Prediction markets or crowdsourcing?

Are markets more accurate than polls? The surprising informational value of “just asking”

Psychologists typically measure beliefs and preferences using self-reports, whereas economists are much more likely to infer them from behavior. Prediction markets appear to be a victory for the economic approach, having yielded more accurate probability estimates than opinion polls or experts for a wide variety of events, all without ever asking for self-reported beliefs. We conduct the most direct comparison to date of prediction markets to simple self-reports using a within-subject design. Our participants traded on the likelihood of geopolitical events. Each time they placed a trade, they first had to report their belief that the event would occur on a 0–100 scale. When previously validated aggregation algorithms were applied to self-reported beliefs, they were at least as accurate as prediction-market prices in predicting a wide range of geopolitical events. Furthermore, the combination of approaches was significantly more accurate than prediction-market prices alone, indicating that self-reports contained information that the market did not efficiently aggregate. Combining measurement techniques across behavioral and social sciences may have greater benefits than previously thought.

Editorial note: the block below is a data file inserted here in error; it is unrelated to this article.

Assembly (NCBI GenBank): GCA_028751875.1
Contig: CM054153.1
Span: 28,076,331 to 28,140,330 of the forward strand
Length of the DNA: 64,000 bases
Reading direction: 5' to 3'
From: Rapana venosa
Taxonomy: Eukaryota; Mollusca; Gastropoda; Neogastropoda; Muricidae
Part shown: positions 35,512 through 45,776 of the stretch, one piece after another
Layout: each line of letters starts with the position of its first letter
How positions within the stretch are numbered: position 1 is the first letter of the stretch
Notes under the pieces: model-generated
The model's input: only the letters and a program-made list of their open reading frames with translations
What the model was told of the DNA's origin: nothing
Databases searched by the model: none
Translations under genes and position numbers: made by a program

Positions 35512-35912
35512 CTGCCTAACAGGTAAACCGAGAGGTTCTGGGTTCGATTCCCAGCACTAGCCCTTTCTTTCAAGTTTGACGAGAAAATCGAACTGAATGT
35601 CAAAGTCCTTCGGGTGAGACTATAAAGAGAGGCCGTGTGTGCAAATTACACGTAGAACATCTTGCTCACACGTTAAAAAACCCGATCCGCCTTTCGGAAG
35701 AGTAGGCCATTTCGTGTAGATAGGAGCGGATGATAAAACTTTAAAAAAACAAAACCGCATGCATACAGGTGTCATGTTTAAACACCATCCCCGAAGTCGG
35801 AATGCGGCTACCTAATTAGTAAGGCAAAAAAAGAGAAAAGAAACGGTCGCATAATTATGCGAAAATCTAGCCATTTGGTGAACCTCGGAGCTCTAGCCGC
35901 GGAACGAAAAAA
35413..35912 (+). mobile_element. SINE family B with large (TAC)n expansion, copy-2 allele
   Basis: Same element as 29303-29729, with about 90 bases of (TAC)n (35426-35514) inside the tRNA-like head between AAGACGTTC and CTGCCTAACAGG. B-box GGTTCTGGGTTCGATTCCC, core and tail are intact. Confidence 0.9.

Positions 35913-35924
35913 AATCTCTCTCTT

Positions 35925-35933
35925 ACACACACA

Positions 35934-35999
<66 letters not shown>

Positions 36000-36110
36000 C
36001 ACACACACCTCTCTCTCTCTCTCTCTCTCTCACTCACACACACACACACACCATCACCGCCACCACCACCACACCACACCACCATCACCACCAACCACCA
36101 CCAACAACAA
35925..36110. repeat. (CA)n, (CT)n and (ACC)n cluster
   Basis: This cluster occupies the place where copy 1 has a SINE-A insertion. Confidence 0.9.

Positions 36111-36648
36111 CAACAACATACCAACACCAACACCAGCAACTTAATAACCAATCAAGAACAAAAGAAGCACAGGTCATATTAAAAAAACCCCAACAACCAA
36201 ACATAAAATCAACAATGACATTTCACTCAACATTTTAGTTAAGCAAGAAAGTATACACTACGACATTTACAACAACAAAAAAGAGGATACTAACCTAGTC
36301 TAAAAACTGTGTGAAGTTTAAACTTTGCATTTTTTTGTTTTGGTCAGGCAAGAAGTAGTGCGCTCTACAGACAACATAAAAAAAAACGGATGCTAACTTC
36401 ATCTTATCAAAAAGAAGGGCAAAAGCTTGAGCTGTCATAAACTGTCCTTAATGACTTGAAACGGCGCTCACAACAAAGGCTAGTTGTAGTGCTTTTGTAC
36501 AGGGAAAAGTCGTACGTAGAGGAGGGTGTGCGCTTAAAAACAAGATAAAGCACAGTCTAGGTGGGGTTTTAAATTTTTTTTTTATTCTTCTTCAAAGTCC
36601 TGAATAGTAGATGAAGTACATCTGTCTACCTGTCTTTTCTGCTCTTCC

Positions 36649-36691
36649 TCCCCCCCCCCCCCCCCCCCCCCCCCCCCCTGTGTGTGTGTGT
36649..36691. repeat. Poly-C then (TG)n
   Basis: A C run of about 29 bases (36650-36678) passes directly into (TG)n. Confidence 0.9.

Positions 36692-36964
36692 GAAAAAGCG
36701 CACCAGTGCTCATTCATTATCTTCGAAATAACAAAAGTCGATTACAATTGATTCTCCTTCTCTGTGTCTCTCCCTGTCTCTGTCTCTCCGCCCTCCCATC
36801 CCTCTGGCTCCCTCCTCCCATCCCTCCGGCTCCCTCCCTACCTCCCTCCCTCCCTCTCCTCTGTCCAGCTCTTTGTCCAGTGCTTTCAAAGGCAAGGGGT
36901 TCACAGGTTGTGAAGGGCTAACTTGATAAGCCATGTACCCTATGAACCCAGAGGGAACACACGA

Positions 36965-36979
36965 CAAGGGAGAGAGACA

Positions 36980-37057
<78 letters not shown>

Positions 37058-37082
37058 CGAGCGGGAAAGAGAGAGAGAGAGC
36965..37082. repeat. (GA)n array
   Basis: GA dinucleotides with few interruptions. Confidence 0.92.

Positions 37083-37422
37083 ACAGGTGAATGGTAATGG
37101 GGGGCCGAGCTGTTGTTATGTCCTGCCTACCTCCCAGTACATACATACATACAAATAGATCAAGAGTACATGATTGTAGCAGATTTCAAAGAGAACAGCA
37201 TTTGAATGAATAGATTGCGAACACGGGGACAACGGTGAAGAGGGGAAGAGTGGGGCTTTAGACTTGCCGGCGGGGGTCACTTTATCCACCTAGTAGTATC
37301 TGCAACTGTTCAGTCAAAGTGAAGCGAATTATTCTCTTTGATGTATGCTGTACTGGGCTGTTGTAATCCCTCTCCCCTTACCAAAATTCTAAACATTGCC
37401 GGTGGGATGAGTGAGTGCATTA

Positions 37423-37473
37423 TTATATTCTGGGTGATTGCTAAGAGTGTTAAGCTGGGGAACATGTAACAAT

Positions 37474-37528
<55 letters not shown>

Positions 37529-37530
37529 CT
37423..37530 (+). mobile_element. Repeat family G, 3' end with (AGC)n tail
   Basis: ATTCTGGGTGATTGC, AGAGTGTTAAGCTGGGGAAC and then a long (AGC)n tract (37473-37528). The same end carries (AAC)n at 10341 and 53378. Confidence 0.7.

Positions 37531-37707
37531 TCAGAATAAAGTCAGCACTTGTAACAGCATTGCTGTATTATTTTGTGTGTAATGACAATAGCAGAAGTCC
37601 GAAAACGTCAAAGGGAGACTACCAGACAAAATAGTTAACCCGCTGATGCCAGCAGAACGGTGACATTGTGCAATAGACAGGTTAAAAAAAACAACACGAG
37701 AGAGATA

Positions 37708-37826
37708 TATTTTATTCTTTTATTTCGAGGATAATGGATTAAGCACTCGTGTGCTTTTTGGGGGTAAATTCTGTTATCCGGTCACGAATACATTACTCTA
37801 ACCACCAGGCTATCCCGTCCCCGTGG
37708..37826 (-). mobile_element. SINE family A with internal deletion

Skills gap, again

An excellent piece arguing against the “skills gap” hypothesis. The conclusion:

There is no denying the importance of education and training to long-term outcomes for workers. But that does not mean the solution to stagnant or inadequate wage increases lies in addressing a skills gap. To address the wage problem, Congress and regulators need to ensure that workers retain the ability to organize into unions, and unions need to have the power to bargain collectively—and effectively—to negotiate fair wage levels. In addition, policymakers need to establish wage floors that spill over into higher pay for workers along the distribution. Policies like these will compensate for power imbalances that have maintained wage stagnation.

It is possible to overstate the importance of skills, and it’s also possible to understate it. But that piece is well done and links to great evidence throughout. My writing on this subject is here, here, here.